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Traditional English Pork Pies


Knowing that I come Northern England some of you will understand if I tell you I have a fondness for pork pies since they have been part of growing up. Pork pies were usually a special treat bought by Nana or served at parents parties along with Vol au Vents and sausage rolls (oh the gourmet 80s)!  What I wasn’t expecting was for P to become obsessed with them and want to visit the local bakery every morning when we were in England to have one for breakfast! He thinks they are the best pies he has tasted. We joked that after four weeks of being at home he wouldn’t fit into his suit for the wedding, let me tell you, it was a bit touch and go!

We have a famous traditional bakery where my parents live (or maybe we think it is famous), perhaps not quite so famous as Melton Mowbray pork pies, but they certainly taste every bit as good as them. Satterthwaites has been baking and trading since 1910 and still produces some of the most traditional pastries and slices and is the first stop we make off the plane.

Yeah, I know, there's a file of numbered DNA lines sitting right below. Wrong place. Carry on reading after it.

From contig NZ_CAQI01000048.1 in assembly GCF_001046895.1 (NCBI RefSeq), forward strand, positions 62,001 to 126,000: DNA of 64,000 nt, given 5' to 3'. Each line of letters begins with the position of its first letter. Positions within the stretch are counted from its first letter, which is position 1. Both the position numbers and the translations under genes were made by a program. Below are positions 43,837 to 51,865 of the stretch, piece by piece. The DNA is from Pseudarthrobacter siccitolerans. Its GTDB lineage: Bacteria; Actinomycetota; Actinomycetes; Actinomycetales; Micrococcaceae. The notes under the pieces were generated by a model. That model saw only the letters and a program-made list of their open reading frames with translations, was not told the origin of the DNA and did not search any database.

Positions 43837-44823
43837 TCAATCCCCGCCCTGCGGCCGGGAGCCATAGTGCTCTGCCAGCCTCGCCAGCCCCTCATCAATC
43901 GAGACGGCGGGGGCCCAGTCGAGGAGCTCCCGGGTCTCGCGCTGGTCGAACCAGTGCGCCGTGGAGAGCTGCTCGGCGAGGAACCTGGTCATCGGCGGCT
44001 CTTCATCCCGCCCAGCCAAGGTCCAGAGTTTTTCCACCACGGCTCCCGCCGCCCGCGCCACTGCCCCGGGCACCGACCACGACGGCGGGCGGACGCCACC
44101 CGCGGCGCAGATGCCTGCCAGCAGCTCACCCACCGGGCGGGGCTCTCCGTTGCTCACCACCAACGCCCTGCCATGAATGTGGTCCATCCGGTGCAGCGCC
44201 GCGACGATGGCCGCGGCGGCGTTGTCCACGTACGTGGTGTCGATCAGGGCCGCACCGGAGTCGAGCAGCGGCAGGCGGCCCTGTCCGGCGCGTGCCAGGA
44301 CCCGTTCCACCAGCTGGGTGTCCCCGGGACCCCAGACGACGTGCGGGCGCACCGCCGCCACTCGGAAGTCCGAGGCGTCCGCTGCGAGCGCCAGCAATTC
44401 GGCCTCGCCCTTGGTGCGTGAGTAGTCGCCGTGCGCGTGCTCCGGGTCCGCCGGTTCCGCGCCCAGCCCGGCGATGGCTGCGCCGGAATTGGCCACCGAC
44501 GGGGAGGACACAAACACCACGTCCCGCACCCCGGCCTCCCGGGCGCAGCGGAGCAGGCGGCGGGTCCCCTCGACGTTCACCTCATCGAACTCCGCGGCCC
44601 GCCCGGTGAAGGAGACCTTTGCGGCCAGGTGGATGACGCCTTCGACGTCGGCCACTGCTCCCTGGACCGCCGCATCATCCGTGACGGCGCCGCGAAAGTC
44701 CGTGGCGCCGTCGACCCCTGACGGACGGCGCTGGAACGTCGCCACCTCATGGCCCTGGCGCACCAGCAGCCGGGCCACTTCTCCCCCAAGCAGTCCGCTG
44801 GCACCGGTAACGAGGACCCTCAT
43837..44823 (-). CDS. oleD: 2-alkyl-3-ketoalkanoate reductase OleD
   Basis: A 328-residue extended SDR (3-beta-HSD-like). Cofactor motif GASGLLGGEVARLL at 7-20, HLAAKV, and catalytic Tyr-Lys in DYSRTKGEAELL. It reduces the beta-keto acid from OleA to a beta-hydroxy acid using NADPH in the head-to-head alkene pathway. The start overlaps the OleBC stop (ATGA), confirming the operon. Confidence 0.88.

I have been promising P I would make them since our return from the UK so here is the recipe which I found on The Hairy Bikers Food Tour of Britain. They are quite time consuming but were worth every minute when you can’t pop down the road to buy them fresh from the oven. P was also kind enough to share the pies with some Kiwi friends which we invited over for dinner so this is part one of our English Super!  Pear and Ginger pudding recipe will follow soon.

Ingredients – Pastry

  • 150g lard
  • 100ml water
  • 450g plain flour, plus extra for dusting
  • salt and freshly ground black pepper
  • 1 free-range egg, beaten, for brushing

Ingredients – Pork Pie Filling

  • 400g shoulder of pork, finely chopped
  • 55g pork belly, skin removed, minced
  • 55g lean bacon, finely chopped
  • ½ tsp ground allspice
  • ½ tsp freshly grated nutmeg
  • salt and freshly ground black pepper
  • I added a handful of chopped sage